But the Communist takeover of the country in 1948 and the subsequent centralized economy put a damper on the innovation that had flourished before World War II. Designers feared being cast as pro-Western or counterrevolutionary. Material shortages and inefficient production hurt nonessential luxuries, including decorative arts. Yet there were some high points in the postwar era, including glassmaking (see "The Glass Bloc") and the 1958 Brussels Expo, where Czechoslovakia received 27 design gold medals. That success gave rise to the so-called Brussels Style in Czech decorative arts, typified by Jaroslav Ježek's streamlined porcelain Elka coffee service. Marked by swooping spouts and aerodynamic handles, Ježek's design took home the Grand Prix at the Expo.
Under communism design collectives were favored over individual artists, so it's hard to single out stars of the era. But the loss of authorship and identity was far from the only inconvenience. "Czechs couldn't travel as easily, and they couldn't raise capital," explains Quillen.
These days, with prices for modern design appreciating at a dizzying pace, most Czech pieces seem a relative bargain. "They can only go up," says Karen Feldman, an American expat who owns the Prague-based glass company Artel, named after the early-20th-century collective. Quillen agrees. "It's a very nascent market, but things are definitely trading up," he says. Works by Halabala are now sold at Von Zezschwitz Auctions in Munich, Auction House Sýpka in Prague, and, occasionally, American houses.
For opportunistic hunters it's still possible to find quality pieces in Prague markets and antiques shops. "The design is right on par with the Wiener Werkstätte furniture you'd get in Vienna, but in Prague it's easily found and affordable," says Feldman. "In the Czech Republic most people would rather go to Ikea. You're just now seeing thirtysomethings starting to gain an appreciation for the vintage pieces."
One segment of the market that offers no bargains is Czech Cubism. The high prices are due partly to scarcity. "Cubism is definitely chic in the Czech Republic, and there's not a lot out there," Feldman says. It's easier to find small Cubist works, such as the ceramic containers by Pavel Janák available at the Prague shop Kubista for around $2,700 (reproductions start at $45).
Janák's boxes are a prime example of the good looks, first-rate craftsmanship, and forward-thinking spirit that pervade a century of Czech creative output. As Quillen says, "Design is in their DNA."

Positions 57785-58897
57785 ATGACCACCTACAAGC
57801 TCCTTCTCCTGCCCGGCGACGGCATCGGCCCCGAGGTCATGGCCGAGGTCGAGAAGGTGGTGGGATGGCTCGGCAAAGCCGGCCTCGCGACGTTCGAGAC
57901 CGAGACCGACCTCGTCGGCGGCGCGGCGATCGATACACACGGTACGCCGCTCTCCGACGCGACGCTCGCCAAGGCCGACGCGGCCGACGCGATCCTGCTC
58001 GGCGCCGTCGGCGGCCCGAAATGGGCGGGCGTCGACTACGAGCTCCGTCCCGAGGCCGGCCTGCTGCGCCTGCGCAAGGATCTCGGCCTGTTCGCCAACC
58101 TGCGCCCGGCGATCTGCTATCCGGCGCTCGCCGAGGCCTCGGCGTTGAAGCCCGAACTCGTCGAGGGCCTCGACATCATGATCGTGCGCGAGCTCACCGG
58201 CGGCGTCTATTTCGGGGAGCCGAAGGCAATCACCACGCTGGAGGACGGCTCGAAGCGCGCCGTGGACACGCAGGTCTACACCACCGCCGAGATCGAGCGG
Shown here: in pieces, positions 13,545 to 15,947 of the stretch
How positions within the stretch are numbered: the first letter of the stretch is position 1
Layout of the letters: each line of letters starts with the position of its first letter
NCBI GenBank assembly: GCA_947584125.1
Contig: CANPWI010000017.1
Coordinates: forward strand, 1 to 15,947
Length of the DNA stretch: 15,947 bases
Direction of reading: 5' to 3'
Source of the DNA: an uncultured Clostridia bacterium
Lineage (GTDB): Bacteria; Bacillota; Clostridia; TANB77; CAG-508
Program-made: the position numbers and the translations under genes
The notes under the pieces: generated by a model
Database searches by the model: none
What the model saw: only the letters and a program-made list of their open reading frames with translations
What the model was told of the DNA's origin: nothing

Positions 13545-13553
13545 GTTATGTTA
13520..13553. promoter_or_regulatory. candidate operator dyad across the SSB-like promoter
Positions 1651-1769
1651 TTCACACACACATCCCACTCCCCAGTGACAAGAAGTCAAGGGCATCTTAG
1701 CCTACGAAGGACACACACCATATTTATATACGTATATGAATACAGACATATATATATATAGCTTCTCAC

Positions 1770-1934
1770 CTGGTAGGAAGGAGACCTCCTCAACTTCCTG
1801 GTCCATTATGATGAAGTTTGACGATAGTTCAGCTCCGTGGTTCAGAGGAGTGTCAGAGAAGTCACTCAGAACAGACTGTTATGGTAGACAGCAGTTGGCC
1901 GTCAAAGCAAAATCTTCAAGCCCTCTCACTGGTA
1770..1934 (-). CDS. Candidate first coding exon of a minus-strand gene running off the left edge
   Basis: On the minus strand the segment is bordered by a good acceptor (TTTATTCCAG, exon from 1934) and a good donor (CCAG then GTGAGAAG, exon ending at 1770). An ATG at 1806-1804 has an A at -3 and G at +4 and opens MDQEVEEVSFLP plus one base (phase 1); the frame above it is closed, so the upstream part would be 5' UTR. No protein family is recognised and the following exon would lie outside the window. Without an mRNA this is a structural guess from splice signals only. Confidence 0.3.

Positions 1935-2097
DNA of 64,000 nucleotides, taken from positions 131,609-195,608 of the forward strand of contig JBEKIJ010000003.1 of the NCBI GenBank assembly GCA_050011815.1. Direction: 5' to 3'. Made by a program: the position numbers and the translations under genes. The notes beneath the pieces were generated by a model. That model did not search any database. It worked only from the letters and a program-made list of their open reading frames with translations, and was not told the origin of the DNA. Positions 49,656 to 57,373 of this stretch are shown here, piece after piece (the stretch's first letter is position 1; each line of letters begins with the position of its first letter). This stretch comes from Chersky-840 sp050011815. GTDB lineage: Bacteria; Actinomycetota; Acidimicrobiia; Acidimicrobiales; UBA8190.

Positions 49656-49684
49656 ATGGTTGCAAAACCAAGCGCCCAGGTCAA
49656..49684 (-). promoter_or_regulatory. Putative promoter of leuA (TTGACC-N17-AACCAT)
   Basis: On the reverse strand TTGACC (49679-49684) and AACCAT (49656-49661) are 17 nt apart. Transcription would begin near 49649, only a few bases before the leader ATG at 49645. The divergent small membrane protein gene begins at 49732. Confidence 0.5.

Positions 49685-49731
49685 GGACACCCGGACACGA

Where to Find It
The Prague outpost of the venerable Viennese auction house boasts a retail gallery selling glassware, porcelain, jewelry, and decorative objects. 2 Ovocný market; 420-2/2422-2001; dorotheum.cz
Located in the 1912 landmark House of the Black Madonna, the gallery sells original and reissued designs, including Cubist ceramic boxes and porcelain tea services. 19 Ovocný market, Prague; 420-2/2423-6378; kubista.cz
This prime stop for Deco, Bauhaus, and Cubist pieces also offers repro furniture and decorative objects by Jindrich Halabala, Pavel Janák, Vlastislav Hofman, Rudolf Stockar, and Josef Gocár. (Ceramics are available through its U.S. distributor, Ameico, at ameico.com.) 12 Celetná, Prague; 420-2/2424-1300; modernista.cz
The best U.S. source for 20th-century Czech design sells glass, lighting, and furniture. 143B Front St., Brooklyn; 718-260-8013; praguekolektiv.com
The Glass Bloc
Czech glass (or Bohemian glass, as it was once known) has been prized since the Middle Ages. In the 20th century styles included Artel's Cubist creations, Ladislav Sutnar's Functionalist tea services, and the graphic, colorful Czecho Deco of the thirties. Even communism couldn't kill the tradition, and the country produced some of the top postwar glass artists—Vladimír Kopecký, René Roubícek, the husband-and-wife duo Stanislav Libenský and Jaroslava Brychtová. Fortunately, the avant-garde styles banned in other arts were tolerated in glassmaking. These artists' creations—the subject of the 2002 show "Glass Behind the Iron Curtain" at the Corning Museum of Glass—have become highly collectible, joining the best Italian and Scandinavian postwar glass.